Parliament in Kyrgyzstan has voted to postpone parliamentary elections and approved a proposal to overhaul the constitution, setting the stage for rival political forces to haggle furiously over how the country is to be run in future.
The bill adopted on October 22 means that do-over parliamentary elections to make up for the now-nixed vote from earlier this month could take place as late as the start of June 2021, instead of by December 20, as was previously required. Of the 120 sitting members of parliament, 83 voted in favor of the bill.
A note attached to the bill on delaying the elections stated that the proposal was motivated by a desire to “stabilize the social, political, epidemiological and economic situation in the country, and also to increase the trust of citizens in the elections.”
Numerous fixes to election laws adopted by parliament mean the elections are bound to produce a far different legislature than the one that would have emerged from the October 4 polls, which gave a crushing majority to a trio of pro-government, status quo parties.
One provision will ensure that parties will only need to overcome a threshold of 3 percent of votes cast to enter parliament, rather than the 7 percent required previously. Another change will reduce the size of the deposit contender parties must pay to the election commission from 5 million som ($62,000) to 1 million som.
Another potentially contentious amendment will scrap the Forma-2 ballot, which was a procedure whereby people could cast their vote at a precinct not in their place of residence. This provision is intended to account for the vast scale of internal migration, but election monitors say it left the system open to vote-buying. Scrapping of Forma-2 will placate critics, but it means many voters living because of work far from their official registered place of residence may end up being disenfranchised.
Much sturm und drang will now play out in the concoction of yet another version of the constitution – all business that will have to be done by January 10, according to the bill adopted by parliament.
The battle lines have already been drawn. On one side is the prime minister and acting president Sadyr Japarov, who is presumed to want more power invested in his own person. He laid out his vision in an interview to Al Jazeera aired earlier this week.
“We switched over to the parliamentary system too early. The mentality and culture of our people was not ready. If it was like in developed countries, we could have gone down this road. This can happen in 25-30 years,” he said. “I think my idea is the right one. And this is not to strengthen presidential power, but to strengthen people power.”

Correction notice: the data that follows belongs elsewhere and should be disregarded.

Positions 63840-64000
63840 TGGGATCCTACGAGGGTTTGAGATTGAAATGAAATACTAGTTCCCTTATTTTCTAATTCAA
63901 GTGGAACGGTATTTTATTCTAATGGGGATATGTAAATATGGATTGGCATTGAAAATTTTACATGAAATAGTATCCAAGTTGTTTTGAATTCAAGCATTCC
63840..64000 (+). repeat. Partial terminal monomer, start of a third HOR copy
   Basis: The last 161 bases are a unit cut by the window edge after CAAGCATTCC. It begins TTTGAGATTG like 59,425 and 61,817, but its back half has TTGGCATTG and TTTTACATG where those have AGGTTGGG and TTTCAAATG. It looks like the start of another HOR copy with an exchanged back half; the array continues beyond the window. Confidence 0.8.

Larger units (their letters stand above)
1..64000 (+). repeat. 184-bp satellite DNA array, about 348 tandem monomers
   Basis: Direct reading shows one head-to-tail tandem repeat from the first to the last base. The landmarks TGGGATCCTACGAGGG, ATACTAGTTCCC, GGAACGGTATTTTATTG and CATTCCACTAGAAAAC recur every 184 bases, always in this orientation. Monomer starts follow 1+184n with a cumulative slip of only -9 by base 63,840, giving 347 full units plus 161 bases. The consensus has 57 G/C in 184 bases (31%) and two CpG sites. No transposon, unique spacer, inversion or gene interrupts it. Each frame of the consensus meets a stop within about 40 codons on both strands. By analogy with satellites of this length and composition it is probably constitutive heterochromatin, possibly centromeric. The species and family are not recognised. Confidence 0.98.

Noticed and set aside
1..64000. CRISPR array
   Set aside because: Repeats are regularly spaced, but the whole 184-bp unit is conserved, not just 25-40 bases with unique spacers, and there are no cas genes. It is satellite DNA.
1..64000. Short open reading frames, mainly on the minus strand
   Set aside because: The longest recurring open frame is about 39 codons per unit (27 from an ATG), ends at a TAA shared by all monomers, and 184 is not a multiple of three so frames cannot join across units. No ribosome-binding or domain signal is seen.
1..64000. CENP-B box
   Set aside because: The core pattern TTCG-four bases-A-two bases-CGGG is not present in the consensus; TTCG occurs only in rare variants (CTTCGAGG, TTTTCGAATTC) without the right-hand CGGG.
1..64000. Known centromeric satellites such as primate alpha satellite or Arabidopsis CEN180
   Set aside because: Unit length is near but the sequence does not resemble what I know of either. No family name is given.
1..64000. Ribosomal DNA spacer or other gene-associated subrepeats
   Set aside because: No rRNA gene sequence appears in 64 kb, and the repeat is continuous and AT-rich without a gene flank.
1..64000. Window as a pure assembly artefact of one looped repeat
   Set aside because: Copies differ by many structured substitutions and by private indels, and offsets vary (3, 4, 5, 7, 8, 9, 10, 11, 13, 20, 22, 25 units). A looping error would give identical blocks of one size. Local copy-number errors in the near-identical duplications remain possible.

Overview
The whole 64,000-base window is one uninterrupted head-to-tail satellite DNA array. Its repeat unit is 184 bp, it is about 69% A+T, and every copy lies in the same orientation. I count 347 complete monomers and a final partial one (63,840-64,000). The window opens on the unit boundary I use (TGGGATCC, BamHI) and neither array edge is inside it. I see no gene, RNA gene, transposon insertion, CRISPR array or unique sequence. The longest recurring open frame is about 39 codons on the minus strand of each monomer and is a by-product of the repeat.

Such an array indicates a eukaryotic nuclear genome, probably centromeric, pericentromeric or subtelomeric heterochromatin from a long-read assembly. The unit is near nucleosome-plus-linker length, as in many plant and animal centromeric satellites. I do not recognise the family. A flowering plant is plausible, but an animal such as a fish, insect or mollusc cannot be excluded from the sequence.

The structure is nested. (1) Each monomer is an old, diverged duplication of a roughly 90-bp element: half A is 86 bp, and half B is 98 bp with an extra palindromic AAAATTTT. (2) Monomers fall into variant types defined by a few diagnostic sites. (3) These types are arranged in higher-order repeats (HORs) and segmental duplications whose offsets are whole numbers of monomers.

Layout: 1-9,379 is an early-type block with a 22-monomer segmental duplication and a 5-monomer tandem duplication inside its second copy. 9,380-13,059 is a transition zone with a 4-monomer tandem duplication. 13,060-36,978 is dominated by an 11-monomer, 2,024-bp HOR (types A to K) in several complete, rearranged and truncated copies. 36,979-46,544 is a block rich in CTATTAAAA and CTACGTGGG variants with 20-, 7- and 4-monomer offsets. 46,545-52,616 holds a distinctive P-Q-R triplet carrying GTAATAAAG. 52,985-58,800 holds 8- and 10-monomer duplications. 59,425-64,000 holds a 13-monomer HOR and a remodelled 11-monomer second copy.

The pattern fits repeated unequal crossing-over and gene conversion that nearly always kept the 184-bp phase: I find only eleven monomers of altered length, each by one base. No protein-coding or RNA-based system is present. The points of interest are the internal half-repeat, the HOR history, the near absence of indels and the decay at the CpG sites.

Japarov’s lip service to that notion is the idea of enhancing the role of a traditional format called the kurultai, whereby members of the public gather at occasional assemblies and then agree on proposals and policy critiques that they would then take to the parliament or president of the day.
Critics of such talk contend it is merely a smokescreen for a power grab by a politician who has shown no squeamishness in using strong-arm tactics in getting his way.
Veteran lawmaker Omurbek Tekebayev has thrown down the gauntlet from the opposite camp, which wants to see parliament strengthened, not diluted.
In colorful remarks to the press, Tekebayev said on October 22 that he wants to see “the parliament and the executive strengthened, and for the president to lose authority and turn into something like the English Queen.”
Japarov has said that any fixes to constitution will have to be approved in a referendum.
It is not immediately apparent precisely when either that referendum or, for that matter, a presidential election might take place. It is anticipated the latter could happen somewhere around January 10, but this is conjecture as of yet.
Japarov has negotiated himself by various, largely underhanded, expedients into the role of interim president following the resignation of President Sooronbai Jeenbekov on October 15.
Interim presidents should not by rights be permitted to run as full-time heads of state, so there are mounting suspicions that Japarov may seek to circumvent or even ignore that rule. Japarov indicated in an interview to Russian state television, though, that he accepted that it would need a change in the law before he could run for a seven-year term as president.
“It is still too early to talk about this – a decision on this matter has not been taken yet,” he said in the interview aired on October 19.
Ayzirek Imanaliyeva is a journalist based in Bishkek.